You may have heard by now, but Major League Lacrosse recently announced three major changes to its league. First and foremost, the MLL is increasing the salary cap by 51%, effective immediately. Meaning, teams now have more freedom to sign players to longer, larger contracts.
The second announcement was that each team will now play 16 games instead of the traditional 14. In years past, teams would not be able to play each and every team both home and away. This addition of two more games to the schedule will almost surely end that.
Finally, the league announced that Game Day Active Rosters will be expanded by one player per team. Just like how it sounds, each team will be allowed to dress one more player per game. In the article featured above, the MLL states that this will “allow for better in-game strategy and provide teams with more depth of talent.”
Now, you may be thinking, “it’s about time the MLL started paying their players more,” or “oh, cool, more games!” In a perfect world, I would echo your praises of the league (and team owners), and commend them for supporting their players for no other reason than it being the right thing to do. However, I do not believe the league is doing this strictly based on generosity or merit; I believe it has made these changes because it sees a major threat to its business on the horizon.
That threat comes in the form of the world’s best lacrosse player and the MLL’s shining star: Paul Rabil.
Rabil has been the posterboy for Major League Lacrosse ever since he was drafted out of Johns Hopkins. He’s won titles with two different franchises and is a perfect example of building your fame by marketing yourself to a broader audience. However, it appears that he is part of the rapidly expanding group of players that does not feel the league treats them with the respect they have earned.
Just this past year, we saw examples of players speaking out against the conditions they’re forced to endure to be a part of this league. Ryan Flanagan, D-Pole for the Lizards, sent this tweet after his team’s victory in Florida:
As a result of this tweet, he was fined an entire game check and later expressed, also on Twitter, how disappointed he was in the league’s decision. Flanagan’s experience is a microcosm for a greater issue in the MLL: overall player happiness. Players are starting to not feel valued or respected and certain league decisions have highlighted those emotions.
It is for this reason that Rabil is reportedly taking action and attempting to take power out of the league’s hands by forming his own professional lacrosse league. Yes, you read that correctly. The MLL’s biggest and brightest star is looking to form another professional lacrosse league, completely separate from the MLL. It will be called Premier League Lacrosse (PLL).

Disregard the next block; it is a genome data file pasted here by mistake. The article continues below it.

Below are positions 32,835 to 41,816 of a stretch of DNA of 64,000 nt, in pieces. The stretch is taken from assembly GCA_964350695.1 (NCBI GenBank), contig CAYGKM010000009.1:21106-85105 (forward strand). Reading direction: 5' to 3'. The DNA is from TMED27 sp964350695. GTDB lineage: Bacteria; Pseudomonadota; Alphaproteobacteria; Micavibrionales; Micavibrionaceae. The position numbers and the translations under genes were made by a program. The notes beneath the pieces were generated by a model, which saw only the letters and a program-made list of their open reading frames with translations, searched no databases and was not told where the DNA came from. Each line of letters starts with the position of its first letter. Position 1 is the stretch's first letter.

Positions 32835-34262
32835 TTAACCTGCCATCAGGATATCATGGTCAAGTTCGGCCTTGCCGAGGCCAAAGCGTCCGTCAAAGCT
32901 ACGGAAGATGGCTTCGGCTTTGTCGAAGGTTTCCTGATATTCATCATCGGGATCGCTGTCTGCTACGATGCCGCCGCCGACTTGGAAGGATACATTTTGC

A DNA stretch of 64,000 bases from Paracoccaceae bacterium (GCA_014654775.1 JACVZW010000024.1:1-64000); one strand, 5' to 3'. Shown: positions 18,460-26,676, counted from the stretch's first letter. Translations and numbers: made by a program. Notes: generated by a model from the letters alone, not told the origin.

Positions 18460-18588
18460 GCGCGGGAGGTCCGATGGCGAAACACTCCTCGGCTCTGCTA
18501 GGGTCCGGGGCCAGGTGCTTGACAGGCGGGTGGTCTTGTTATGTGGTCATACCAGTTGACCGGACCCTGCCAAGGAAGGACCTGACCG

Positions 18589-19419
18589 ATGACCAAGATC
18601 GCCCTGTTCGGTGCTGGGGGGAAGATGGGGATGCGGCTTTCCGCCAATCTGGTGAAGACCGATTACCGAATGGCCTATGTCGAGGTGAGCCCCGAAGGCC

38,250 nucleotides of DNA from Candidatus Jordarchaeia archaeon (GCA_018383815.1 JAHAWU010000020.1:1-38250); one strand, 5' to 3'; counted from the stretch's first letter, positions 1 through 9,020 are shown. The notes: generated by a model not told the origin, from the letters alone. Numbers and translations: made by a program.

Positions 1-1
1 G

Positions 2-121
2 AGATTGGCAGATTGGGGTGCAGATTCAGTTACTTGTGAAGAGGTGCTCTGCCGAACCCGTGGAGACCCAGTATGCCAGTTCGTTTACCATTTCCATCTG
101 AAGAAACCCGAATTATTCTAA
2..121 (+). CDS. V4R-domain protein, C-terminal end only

Circling back to the MLL’s most recent announcements, it’s easy to determine that Rabil’s new league has everything to do with the decisions. The Major League Lacrosse owners see this viable threat that has presented itself and it’s causing them to dig deeper in their pockets in an effort to maintain their most talented players.
Commissioner of the MLL, Sandy Brown, released a statement on the new changes that I found to be quite interesting. He said, “MLL maintains the absolute best players in the game of lacrosse, period. Our owners’ investment and endorsement will ensure that the competition in our league will continue to be the pinnacle of our sport.”
Tell me that’s not a subliminal shot across the bow to anyone trying to create a competing professional lacrosse league. You can try, but I won’t have it. Based on the tone of that statement, Brown very might as well have been throwing darts at a picture of Paul Rabil’s face as he said it.
Now, to shift focus to Rabil’s league. I’m told by a current MLL player, who wishes to remain anonymous, that the PLL will really do some damage to Major League Lacrosse. He stated that, so far, it has been a majority of the veterans who have started signing on with the new league, and the younger players have gravitated toward the long-term deals now being offered in the MLL.
You can assume this is the case because veterans have been in the league for a while and are tired of being knocked around by owners. The curious aspect of all of this will be to see which MLL stars decide to join Rabil in his new league, which, I’m told, will consist of six teams that are not tied to particular cities.
I’m also intrigued to see what the logistics of this new league will be, and how many games/how often they will play. We know constant travel is a burden for players in the MLL, so will Rabil address this and allow guys to play for teams in areas they’re located near? All of that remains to be seen, but my source did express, “all I know is if the (insert team he plays for) don’t offer me more money, I’m signing with Rabil.”
From here it’s a wait-and-see game. Right now, all we can do is chuckle at the irony of the MLL’s biggest star potentially being its downfall. Getchya’ popcorn ready.